FARMINGTON -- Prosecutors may have evidence that could prove the innocence of Stephanie Sloop, her attorney said.
Stephanie Sloop, 28, and her husband, Nathanael Warren Sloop, 32, are each charged with aggravated murder, second-degree felony child abuse, second-degree felony obstruction of justice and third-degree felony abuse or desecration of a body. The charges stem from the death of 4-year-old Ethan Stacy, Stephanie Sloop's son, on May 9, 2010. The murder charge carries a possible death sentence, if either Sloop is convicted. Prosecutors have 60 days following a felony arraignment hearing to file their intent to seek the death penalty.
Investigators found the young boy's disfigured body buried near Powder Mountain on May 10, 2010.
The Layton couple appeared separately in 2nd District Court on Tuesday before Judge Glen C. Dawson, asking the judge to cancel dates set for preliminary hearings.
Mary C. Corporon, Stephanie Sloop's attorney, filed a motion on Oct. 19, asking the judge to order prosecutors to hand over evidence that may be "exculpatory" for Stephanie Sloop. She also filed a motion to have a preliminary hearing set for Nov. 15 through Nov. 17 to be continued to another date.
Corporon said during Tuesday's hearing that prosecutors have given her 16,480 documents and 412 disks, which have recordings and/or photographs to examine. But in the last several weeks, new evidence has come forward, which she has not had time to review.
According to court documents, prosecutors have "received material in search of the cell of Mr. Nathanael Sloop, which is or may be exculpatory" of Stephanie Sloop.
Also, the Layton Police Department has physical evidence which Corporon wants to examine, but no agreement has been reached between the police department and Corporon on how that will be done.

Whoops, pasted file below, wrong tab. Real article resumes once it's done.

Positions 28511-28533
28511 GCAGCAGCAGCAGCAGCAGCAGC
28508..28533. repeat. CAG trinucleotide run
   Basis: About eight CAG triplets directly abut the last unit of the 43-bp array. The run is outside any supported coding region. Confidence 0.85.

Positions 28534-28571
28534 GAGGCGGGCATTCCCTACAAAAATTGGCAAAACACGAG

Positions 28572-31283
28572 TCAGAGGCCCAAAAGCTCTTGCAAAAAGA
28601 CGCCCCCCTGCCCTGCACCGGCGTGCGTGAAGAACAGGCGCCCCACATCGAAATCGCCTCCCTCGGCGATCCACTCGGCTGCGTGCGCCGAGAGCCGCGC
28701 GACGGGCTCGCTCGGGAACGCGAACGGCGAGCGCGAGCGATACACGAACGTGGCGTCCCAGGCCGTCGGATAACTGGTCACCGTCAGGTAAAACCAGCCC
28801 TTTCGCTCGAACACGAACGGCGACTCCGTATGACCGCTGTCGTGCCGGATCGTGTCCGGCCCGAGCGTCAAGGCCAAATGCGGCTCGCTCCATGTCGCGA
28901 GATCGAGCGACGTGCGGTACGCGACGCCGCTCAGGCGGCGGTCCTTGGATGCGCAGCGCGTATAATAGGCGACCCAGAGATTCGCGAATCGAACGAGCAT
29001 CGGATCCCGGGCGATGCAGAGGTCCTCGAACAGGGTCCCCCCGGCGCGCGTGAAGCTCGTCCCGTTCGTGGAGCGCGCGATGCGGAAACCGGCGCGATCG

Davis County Attorney Troy Rawlings said he likes the new evidence.
"We like it and we want to use it," Rawlings said.
Rawlings said some of the new evidence came about due to advances in technology.
"We looked at it a year ago, and it's always been available," Rawlings said.
What that evidence is, Rawlings could not comment because of court rules.
"We are ready, willing and able to do the preliminary hearings today," Rawlings said. "We're ready to roll."
But it in the best interest of the victims and the public to allow the defense attorneys time to review all the evidence so the case against the Sloops cannot be appealed, if they are convicted, he said.
Rawlings said the Sloops are presumed innocent until a court finds them guilty of any of the charges.
A five-day preliminary hearing for Nathan Sloop that was supposed to start on Oct. 31, but has been changed to March 19, 2012 through March 23, 2012. A preliminary hearing is when the judge hears evidence from prosecutors and decides if the case should move forward.
The preliminary hearing dates of Nov. 15 through Nov. 17 for Stephanie Sloop were also canceled. No new dates have been set.
Anissa Martinez and Lucinda Martin both attended Tuesday's hearings. They came, they said, to support Ethan and his family in Virginia, who cannot attend.
They said they would like to see the case move forward, but understand why prosecutors want to wait.
"We'd rather have the delays than have mistakes," Martinez said.